In their perpetual quest to increase sales, some advisors emphasize service. Advisor Today spoke with two who do: One, in Atlanta, reaches out to the under-served, while another, in San Diego, provides clients with more bang for their premium buck.
Off the beaten path
Atlanta-based advisor Jay Grubb ratcheted up sales by using a simple solution: Go where the competition isn't.
"Atlanta is highly populated, so we were running against a lot of competition," says Grubb, president of Key Financial Partners, and a NAIFA-North Metro Atlanta member. "It seemed that for every client we got, we were competing against four other advisors."
Finally, Grubb and his partners asked themselves: "Why are we beating our brains out? Why not go where there are not a lot of people offering financial services?"
To pinpoint a location, Grubb did a study on infoUSA, a provider of demographic information applicable to sales and marketing. Grubb subscribed to the firm's website and conducted his own geographic study of his home state. "We found an area in Georgia that has the highest percentage of retired population in the whole southeast," Grubb says.
Grubb declined to pinpoint the exact location. ("If I told you, I'd have to kill you," he jokes.) But he did mention the north Georgia mountains, an area rich in retirees who winter in Florida and return to the Peach State hills to enjoy milder summers. Grubb began holding quarterly workshops there, each of which soon drew between 200 and 250 people. "If I did the exact same workshop in metro Atlanta, I would have maybe 40 people," Grubb says.
Why did the mountainfolk turn out in such high numbers? Because no advisor had yet offered services there, even though area residents have, per capita, more money than the suburban retirees surrounding Grubb's Atlanta-area office. Recently, Grubb acquired a client worth $250 million who had never before been called on.
Over a two-year period, he has gained 150 new clients and sold approximately $10 million in annuities, $50,000 in long-term care insurance premium, and $250,000 in new life premium.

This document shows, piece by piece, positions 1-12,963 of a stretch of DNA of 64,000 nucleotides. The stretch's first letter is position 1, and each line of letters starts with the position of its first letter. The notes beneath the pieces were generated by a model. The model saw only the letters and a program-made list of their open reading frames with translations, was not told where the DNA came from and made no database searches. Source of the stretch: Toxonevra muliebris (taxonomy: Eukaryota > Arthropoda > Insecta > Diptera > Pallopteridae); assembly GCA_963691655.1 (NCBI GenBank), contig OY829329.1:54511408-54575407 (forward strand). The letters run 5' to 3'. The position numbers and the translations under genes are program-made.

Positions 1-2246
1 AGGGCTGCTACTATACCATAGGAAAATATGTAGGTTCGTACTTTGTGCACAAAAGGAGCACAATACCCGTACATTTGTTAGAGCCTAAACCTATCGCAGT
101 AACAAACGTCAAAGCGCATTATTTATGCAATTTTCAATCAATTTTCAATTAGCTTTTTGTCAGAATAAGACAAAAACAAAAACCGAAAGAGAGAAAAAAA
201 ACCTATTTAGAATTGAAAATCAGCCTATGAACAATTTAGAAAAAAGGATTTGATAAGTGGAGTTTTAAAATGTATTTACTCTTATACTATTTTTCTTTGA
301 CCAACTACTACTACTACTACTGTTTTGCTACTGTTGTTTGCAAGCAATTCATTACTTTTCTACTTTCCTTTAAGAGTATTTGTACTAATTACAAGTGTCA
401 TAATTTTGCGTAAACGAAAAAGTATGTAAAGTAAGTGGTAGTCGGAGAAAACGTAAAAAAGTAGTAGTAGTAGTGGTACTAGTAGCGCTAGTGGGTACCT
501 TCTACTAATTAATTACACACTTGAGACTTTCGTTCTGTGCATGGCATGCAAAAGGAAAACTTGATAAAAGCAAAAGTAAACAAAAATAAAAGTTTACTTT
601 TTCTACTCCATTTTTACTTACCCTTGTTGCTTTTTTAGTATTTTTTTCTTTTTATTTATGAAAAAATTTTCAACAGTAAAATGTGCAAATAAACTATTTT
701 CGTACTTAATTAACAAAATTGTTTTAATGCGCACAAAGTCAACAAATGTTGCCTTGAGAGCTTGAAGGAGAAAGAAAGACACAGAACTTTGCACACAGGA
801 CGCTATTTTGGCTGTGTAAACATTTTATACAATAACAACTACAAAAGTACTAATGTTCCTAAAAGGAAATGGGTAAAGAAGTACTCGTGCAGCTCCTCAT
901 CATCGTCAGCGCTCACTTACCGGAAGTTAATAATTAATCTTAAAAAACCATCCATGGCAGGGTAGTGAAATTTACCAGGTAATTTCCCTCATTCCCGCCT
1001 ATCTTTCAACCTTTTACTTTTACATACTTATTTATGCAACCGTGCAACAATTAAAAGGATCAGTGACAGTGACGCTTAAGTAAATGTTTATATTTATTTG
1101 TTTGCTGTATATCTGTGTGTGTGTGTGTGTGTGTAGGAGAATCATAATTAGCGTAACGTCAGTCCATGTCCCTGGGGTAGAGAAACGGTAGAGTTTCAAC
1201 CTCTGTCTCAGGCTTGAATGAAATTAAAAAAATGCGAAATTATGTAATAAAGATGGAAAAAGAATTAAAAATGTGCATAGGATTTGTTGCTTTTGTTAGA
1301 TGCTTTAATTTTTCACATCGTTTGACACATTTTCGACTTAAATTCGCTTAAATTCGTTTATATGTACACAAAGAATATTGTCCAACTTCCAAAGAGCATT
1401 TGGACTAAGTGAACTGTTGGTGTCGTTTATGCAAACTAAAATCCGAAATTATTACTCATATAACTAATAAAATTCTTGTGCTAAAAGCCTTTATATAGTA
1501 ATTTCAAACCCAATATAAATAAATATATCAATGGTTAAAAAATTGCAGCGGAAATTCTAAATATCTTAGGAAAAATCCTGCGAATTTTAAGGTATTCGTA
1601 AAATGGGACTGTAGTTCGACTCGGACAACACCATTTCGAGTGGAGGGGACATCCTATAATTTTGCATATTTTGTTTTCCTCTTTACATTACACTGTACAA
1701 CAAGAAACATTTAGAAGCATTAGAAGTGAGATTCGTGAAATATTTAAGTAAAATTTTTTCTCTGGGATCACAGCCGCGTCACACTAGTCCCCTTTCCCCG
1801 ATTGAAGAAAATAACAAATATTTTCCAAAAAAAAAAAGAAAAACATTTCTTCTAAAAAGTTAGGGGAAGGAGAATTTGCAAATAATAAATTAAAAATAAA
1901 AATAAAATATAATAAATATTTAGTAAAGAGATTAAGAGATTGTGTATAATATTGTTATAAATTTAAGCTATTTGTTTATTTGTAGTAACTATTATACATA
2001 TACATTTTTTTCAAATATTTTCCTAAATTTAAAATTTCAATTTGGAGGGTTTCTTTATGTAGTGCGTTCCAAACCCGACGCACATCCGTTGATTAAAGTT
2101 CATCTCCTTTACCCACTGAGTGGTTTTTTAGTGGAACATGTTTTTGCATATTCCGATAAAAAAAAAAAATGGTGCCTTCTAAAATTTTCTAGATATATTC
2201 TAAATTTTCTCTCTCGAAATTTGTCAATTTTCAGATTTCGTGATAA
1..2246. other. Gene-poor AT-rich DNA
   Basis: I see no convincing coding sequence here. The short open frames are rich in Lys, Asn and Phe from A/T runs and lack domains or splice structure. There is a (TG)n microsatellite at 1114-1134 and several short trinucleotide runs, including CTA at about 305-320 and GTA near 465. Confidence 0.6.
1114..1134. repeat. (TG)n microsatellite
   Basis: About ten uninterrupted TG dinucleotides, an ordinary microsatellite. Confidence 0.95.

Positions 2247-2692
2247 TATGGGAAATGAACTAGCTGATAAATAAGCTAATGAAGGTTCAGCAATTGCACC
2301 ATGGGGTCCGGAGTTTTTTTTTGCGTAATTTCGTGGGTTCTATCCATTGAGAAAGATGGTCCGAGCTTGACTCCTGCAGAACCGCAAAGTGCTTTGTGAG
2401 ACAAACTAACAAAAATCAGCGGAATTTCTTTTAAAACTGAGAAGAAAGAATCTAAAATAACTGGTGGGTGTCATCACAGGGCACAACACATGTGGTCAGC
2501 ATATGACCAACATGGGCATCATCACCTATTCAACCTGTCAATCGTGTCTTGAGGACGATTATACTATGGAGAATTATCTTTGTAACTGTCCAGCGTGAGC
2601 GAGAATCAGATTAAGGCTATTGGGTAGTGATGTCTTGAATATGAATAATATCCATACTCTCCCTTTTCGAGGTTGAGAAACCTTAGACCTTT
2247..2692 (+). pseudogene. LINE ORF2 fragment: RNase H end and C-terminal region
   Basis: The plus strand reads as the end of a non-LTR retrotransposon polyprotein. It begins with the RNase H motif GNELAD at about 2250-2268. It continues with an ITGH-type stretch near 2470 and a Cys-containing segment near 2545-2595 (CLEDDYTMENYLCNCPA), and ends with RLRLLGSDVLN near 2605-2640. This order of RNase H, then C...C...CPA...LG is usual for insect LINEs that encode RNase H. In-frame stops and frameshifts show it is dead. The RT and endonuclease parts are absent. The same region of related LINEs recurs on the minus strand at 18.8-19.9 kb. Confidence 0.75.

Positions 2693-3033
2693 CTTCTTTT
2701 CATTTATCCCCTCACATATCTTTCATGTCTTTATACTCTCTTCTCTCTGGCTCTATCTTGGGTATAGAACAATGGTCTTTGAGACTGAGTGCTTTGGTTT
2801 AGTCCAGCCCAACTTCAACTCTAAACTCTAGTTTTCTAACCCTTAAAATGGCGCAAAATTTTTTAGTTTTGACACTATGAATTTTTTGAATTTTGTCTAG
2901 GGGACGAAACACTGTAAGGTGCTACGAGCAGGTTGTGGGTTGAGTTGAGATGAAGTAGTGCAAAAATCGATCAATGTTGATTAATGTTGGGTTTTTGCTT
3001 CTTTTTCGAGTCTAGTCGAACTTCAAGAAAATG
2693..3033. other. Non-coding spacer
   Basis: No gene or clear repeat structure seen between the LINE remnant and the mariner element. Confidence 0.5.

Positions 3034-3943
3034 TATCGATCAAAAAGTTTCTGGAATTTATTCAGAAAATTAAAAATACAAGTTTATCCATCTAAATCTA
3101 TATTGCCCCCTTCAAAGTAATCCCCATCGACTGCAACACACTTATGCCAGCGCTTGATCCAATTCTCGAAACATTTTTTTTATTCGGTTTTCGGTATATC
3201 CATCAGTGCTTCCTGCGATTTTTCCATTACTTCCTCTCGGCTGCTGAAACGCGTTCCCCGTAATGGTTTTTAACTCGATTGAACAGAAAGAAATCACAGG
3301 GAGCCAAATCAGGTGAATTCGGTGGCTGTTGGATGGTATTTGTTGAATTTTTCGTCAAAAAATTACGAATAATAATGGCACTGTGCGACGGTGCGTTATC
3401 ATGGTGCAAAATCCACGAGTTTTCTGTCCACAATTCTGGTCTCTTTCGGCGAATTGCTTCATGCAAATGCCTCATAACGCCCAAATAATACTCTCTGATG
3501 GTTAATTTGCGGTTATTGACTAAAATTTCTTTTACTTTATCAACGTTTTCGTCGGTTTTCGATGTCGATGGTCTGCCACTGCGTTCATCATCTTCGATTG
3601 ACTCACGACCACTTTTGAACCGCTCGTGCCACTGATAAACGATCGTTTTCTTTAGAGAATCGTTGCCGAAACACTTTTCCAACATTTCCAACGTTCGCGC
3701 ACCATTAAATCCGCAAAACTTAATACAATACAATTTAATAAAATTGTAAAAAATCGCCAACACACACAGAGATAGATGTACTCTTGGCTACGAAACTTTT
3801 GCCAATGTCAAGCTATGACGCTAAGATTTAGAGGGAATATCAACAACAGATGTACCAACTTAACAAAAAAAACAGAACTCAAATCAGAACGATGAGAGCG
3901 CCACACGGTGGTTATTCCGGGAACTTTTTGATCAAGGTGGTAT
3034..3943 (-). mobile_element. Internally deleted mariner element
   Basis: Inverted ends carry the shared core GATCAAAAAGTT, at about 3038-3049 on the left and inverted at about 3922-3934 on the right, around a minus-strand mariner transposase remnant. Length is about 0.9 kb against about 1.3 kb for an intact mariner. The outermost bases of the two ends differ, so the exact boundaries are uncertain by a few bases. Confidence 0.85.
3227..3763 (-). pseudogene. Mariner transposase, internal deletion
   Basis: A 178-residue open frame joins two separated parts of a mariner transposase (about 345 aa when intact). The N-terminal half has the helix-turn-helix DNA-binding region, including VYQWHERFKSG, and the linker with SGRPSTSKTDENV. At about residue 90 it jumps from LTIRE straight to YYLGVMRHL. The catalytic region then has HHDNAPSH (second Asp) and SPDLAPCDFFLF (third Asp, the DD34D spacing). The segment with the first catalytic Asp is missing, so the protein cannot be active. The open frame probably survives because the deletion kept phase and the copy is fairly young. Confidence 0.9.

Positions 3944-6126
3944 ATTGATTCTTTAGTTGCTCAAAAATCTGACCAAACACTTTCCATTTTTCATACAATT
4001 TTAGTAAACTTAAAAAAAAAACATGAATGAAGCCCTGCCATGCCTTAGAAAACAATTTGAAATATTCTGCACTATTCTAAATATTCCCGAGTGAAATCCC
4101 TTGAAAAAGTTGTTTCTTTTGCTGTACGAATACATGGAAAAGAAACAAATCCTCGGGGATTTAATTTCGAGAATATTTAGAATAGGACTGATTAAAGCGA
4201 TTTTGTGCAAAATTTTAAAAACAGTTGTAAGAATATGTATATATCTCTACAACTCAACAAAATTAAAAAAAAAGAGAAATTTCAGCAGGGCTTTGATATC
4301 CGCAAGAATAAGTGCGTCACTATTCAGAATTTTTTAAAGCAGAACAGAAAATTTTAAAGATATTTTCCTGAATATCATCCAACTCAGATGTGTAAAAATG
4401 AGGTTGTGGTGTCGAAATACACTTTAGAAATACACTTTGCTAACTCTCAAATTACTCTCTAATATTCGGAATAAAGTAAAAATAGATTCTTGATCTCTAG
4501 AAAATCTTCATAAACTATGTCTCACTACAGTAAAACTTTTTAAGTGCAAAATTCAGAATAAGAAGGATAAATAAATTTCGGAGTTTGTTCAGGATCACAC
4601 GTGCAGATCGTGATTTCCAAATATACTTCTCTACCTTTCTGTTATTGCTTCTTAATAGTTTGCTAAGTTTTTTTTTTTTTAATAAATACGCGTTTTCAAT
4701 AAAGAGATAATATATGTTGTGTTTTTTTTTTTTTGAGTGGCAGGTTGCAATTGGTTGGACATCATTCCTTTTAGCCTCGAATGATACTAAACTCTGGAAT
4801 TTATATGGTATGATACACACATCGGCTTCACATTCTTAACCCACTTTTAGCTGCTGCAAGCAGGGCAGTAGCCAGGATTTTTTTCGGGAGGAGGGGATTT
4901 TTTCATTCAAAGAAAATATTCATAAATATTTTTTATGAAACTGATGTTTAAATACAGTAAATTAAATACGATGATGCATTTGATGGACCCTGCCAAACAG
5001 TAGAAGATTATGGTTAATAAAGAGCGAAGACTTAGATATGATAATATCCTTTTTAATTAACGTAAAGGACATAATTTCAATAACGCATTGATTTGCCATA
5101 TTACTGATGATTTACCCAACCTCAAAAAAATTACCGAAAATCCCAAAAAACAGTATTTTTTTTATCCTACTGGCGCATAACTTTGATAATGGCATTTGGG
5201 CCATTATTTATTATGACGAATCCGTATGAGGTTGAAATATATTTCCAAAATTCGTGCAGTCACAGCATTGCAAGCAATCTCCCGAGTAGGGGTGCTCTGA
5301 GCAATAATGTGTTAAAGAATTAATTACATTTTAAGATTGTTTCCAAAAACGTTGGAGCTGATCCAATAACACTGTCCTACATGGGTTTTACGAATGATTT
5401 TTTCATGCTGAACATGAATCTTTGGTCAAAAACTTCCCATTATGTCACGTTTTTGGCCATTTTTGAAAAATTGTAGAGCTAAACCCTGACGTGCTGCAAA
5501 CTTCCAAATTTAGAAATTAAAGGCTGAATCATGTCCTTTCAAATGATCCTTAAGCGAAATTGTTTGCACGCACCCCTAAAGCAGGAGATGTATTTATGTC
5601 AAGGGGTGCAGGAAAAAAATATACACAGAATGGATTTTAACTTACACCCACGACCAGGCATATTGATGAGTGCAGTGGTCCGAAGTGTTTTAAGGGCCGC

Now, though he lives an hour away, Grubb is a key figure in the community he helped bring into the 21st financial century. "I'm looked at as a kind of pioneer in the area," he says. "I think if anybody came in behind me now, it would be a tough market to crack."
Multiply multiple lines
When Caroline Nelson added a client's teenage son to the family auto policy, she could've done the routine thing: Work up a quote, do the paperwork, and collect the new premium. Instead, Nelson, an account manager at Dick Hess State Farm in San Diego, did a little research, and learned that for just six more dollars each month, the family could both add the teenager as a driver and buy for him a $25,000 whole life policy.
"There are [insurance professionals] who are satisfied with the one-policy sale," Nelson says. "But if you want to keep clients, you need to let them know their options."
For her auto-policy client, Nelson's sales technique was a win-win-win. First, the client was thrilled to secure a low-cost permanent policy for her son, which in two years' time, will become for him an investment vehicle when he takes over ownership of the policy. Second, Nelson was able to increase the number of lines the family has with the Hess agency, improving the odds of retention. Finally, the agency collected two commissions instead of one, as well as the potential for more revenue if the teenager increases his life coverage down the road.
Dick Hess, who has been in business for 45 years and owns the largest State Farm agency in San Diego County, stresses innovative service as a way to increase sales. Instead of simply making ho-hum policy updates, he says, have your service team mine deeply for ways to provide value by adding new, needed lines of insurance at an advantageous cost.
"I emphasize that what we're here for is to serve the policyholder," says Hess, "If we service our customers well, the sales will come."
Lynn Vincent is a frequent contributor to Advisor Today.